For most people both ears don’t normally have exactly the same amount of hearing loss. One ear is usually a small amount worse than the other, triggering many to raise the question: Can I simply get one hearing aid in the ear that’s worse.
One hearing aid, in most cases, will not be better than two. But a single hearing aid may be an acceptable choice in some less common circumstances.
It’s Not accidental That Ears Are a Pair
Whether you’re aware of it or not, your ears effectively function as a pair. Which means that there are certain advantages to using two hearing aids.
- Being Able to Localize Correctly: In order to figure out where sounds are coming from, your brain is not only working to interpret but also to place it. So that you can correctly triangulate where sound is coming from, your brain needs signals from both ears. It is a lot more difficult to figure out where sounds are coming from when you can only hear well out of one ear (Which could be useful, for instance, if you live near a busy street).
- Make The Health of Your Ears Better: In the same way as unused muscles can atrophy, so too can an unused sense. Your hearing can begin to go downhill if your ears don’t receive regular sound input. Wearing hearing aids in both ears ensures that the organs connected with hearing get the input they need to preserve your hearing. If you already have tinnitus, wearing two hearing aids can decrease it and also increase your ability to identify sounds.
- Modern Hearing Aids Work as a Set: More modern hearing aid technology is made to work as a pair in the same way as your ears are. The artificial intelligence and advanced features work well because the two pieces communicate with each other and, similar to your brain, identify which sounds to focus on and amplify.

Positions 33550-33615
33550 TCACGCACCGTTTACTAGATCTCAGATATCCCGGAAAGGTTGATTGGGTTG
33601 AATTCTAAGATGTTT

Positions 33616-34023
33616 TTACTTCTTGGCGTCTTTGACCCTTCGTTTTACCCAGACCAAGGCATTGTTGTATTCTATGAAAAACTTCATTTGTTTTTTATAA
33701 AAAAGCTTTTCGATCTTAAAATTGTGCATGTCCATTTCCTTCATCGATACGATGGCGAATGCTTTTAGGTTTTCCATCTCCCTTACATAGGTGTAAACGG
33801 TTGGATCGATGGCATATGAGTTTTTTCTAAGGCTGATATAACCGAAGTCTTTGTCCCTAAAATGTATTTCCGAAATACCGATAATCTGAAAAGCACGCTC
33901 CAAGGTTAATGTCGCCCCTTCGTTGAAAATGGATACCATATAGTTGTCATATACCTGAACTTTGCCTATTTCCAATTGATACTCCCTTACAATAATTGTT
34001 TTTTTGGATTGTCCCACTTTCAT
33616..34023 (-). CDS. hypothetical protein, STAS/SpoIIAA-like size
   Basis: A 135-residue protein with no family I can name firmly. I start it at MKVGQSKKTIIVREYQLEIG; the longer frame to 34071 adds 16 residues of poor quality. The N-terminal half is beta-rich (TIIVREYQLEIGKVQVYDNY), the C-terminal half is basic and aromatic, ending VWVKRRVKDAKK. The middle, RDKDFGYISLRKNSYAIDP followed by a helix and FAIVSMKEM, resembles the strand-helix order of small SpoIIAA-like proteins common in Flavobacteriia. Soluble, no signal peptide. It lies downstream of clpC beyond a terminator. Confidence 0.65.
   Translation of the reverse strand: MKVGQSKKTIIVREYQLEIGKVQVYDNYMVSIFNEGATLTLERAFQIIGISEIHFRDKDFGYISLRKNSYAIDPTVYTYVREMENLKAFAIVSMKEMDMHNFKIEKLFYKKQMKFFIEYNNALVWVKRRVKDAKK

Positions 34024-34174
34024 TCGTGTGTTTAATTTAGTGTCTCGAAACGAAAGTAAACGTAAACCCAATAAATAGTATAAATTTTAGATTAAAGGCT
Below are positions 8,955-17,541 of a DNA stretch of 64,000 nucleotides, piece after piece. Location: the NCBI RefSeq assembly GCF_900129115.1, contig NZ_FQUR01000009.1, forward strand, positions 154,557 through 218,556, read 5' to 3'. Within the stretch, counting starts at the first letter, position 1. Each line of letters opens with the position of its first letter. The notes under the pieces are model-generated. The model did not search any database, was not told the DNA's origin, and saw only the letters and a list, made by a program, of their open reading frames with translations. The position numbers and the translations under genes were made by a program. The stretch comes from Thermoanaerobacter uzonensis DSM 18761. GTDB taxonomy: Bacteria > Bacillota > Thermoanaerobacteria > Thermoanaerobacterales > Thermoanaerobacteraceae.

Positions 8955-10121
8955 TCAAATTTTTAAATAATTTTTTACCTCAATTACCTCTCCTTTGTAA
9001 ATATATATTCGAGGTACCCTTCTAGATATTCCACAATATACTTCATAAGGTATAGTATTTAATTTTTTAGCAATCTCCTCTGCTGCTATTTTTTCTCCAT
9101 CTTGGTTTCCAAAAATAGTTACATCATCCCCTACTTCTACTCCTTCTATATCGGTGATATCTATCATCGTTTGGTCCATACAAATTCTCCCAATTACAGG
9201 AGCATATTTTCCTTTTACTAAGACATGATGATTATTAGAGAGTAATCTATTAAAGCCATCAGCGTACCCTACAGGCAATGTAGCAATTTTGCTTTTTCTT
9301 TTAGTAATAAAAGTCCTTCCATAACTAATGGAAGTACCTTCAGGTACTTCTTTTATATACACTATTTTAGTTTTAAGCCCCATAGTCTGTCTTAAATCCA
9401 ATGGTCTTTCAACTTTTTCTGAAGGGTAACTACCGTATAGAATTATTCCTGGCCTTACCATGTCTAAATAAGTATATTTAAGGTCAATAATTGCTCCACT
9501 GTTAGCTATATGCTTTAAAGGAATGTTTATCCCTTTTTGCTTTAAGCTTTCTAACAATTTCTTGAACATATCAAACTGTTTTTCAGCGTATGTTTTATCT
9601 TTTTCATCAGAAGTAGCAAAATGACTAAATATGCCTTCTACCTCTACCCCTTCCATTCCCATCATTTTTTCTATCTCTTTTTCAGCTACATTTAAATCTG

- Concentrating When People Are Talking: If you use a hearing aid, the whole point is to aid your hearing. One of the things you want to hear is other people and the conversation happening around you. Because your brain has more sound stimulation when wearing hearing aids, it is better able to filter out background noise allowing it to decide what sounds to focus on because they are closer.
Are There Situations Where A Single Hearing Aid Is Sensible?
In the majority of circumstances, wearing a pair of hearing aids is a more effective choice. But that begs the question: why would someone wear a hearing aid in just one ear?
Normally we hear two distinct reasons:
- Financial concerns: Some individuals feel if they can make do with just one they will save money. If you really can’t afford to buy two, getting one is better than not getting one at all. It’s significant to know, however, it has been proven that your overall health costs will increase if you have untreated hearing loss. Even ignoring hearing loss for two years has been shown to increase your healthcare costs by 26 percent, and ignoring any hearing loss in one ear can elevate your risks for things like falling. So so that you can find out if using one hearing aid is right for you, contact a hearing care specialist. Discovering ways to help make hearing aids more affordable is an additional service we offer.
- One Ear Still Has Perfect Hearing: If only one of your ears requires a hearing aid, then you might be best served by using a hearing aid in just one ear but it’s definitely something you should have a conversation about your hearing professional about (having one better ear is not the same thing as having one perfect ear).
One Hearing Aid is Not as Beneficial as Two
Two hearing aids, however, will be better than one for your ears and hearing in the vast majority of circumstances. There are just too many benefits to having good hearing in both ears to dismiss. In most circumstances, just like having two ears is better than having one, having two hearing aids is definitely better than having only one. Make an appointment with a hearing care professional to get your hearing examined.